Teen cyclist (13) critical after being hit by car at notorious blackspot
A teenage boy was in a critical condition after being hit by a car on the same stretch of road where a man was killed a fortnight ago.
The 13-year-old was injured in a collision which took place around the Drogheda-Slane road shortly after 8.30pm on Sunday.
The teen cyclist was rushed to Our Lady of Lourdes Hospital in Drogheda.
The front windscreen of the silver Renault Scenic was completely smashed by the incident but the driver of the car is understood to have avoided injury.
The road around King William's Glen Junction was closed until yesterday afternoon, with garda forensic investigators probing the area.
Less than a fortnight ago on August 10, a man in his 40s was killed after being knocked down nearby on the Slane Road.
In May, the Tullyallen Cumann of Fianna Fáil began a campaign for safety measures to be put in at the junction after a driver had to be cut from their vehicle.
Local councillor Tommy Byrne said: "It is a very fast, busy road."
The latest incident comes as the Road Safety Authority (RSA) launched a campaign targeting children under 14.
The RSA has urged parents and teachers to put road safety on top of the 'back to school' checklist.
Four children under the age of 14 have died on Irish roads already this year - with 32 dying on Irish roads between 2011 and 2015.
Of these 32, 14 were pedestrians, while two were pedal cyclists.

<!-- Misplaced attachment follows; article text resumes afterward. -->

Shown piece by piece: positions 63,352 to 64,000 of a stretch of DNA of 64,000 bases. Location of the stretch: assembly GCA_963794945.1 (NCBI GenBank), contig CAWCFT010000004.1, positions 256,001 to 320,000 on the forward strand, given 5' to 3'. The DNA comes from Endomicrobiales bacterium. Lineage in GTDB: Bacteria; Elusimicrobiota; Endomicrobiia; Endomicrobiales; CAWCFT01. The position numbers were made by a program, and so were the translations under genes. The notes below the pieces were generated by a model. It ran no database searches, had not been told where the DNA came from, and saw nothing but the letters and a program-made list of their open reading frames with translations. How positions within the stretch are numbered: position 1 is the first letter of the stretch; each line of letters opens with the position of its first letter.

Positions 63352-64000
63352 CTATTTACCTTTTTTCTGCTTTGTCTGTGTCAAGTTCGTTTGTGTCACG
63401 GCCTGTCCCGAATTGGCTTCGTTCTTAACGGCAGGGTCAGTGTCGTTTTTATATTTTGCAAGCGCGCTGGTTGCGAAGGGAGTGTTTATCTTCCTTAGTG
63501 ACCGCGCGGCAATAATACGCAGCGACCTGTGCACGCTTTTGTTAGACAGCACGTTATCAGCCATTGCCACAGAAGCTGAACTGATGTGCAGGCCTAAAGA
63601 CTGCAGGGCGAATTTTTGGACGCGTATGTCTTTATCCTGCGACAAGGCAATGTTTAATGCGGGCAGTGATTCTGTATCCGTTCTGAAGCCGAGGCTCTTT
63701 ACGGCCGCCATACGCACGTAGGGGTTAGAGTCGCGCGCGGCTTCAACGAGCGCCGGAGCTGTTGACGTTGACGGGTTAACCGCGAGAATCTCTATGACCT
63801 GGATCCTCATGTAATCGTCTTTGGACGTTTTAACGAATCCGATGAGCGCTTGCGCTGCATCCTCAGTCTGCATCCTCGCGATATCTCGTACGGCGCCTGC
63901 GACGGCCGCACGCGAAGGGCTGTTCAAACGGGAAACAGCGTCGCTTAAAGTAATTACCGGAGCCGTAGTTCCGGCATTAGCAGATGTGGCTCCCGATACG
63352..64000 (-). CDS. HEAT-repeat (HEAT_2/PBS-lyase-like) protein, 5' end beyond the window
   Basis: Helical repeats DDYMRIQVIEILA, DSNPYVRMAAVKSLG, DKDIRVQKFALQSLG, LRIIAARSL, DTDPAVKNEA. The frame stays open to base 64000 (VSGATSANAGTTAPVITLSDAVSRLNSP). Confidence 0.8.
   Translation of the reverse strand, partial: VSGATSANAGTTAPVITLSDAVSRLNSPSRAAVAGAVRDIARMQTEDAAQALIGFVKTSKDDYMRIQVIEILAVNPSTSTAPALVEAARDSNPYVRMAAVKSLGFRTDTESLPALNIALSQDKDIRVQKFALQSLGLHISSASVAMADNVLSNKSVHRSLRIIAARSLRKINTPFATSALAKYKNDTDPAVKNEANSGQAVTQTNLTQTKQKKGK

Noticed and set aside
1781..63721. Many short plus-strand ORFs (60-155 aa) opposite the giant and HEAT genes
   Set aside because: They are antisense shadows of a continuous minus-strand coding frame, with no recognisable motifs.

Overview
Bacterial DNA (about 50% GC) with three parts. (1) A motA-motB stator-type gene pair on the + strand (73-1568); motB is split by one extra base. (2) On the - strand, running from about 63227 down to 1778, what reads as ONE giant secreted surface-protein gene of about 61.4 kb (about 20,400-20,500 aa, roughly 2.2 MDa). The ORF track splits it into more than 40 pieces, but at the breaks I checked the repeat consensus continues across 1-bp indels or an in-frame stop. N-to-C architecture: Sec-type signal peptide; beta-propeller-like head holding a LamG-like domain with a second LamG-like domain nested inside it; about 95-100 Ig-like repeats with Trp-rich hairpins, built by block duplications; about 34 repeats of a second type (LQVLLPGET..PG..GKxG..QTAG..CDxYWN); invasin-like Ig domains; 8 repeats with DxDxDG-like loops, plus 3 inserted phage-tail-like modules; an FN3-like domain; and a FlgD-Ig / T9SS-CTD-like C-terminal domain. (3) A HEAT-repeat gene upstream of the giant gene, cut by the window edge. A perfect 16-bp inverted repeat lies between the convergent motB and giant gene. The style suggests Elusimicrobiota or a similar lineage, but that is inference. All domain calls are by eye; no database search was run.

RSA chief executive Moyagh Murdoch encouraged parents to insist on their children wearing reflective clothing. "Don't leave them standing on the side of the road in the dark to wait for a bus. Make sure they know that when they're on the bus, they should wear their seatbelt at all times and never stand while the bus is moving," Ms Murdoch said.
"Motorists should also be on the look-out for children making their journey to school and to modify their behaviour accordingly."
Garda Chief Superintendent Aidan Reid said: "It's critical we do everything we can to ensure their safety on the roads."
This includes wearing high-vis material when out walking or cycling, using a seatbelt or appropriate restraint when travelling by car or bus, and using safety gear such as a helmet.
He said: "It's also really important that adults and young adults demonstrate safe behaviour around young people, so if you're a parent, grandparent, older brother or sister, make sure you set a good example any time you use the road."
Meanwhile, the RSA plans to add a new section to the Theory Test that deals specifically with drink-driving this year.
"We did look back on the existing theory test and realised there probably isn't enough emphasis on those areas [effects of drink and drugs on driving]," Ms Murdoch said.
"Fatal collisions and the Garda statistics would show that it actually is a bigger problem in the under-24s," she added.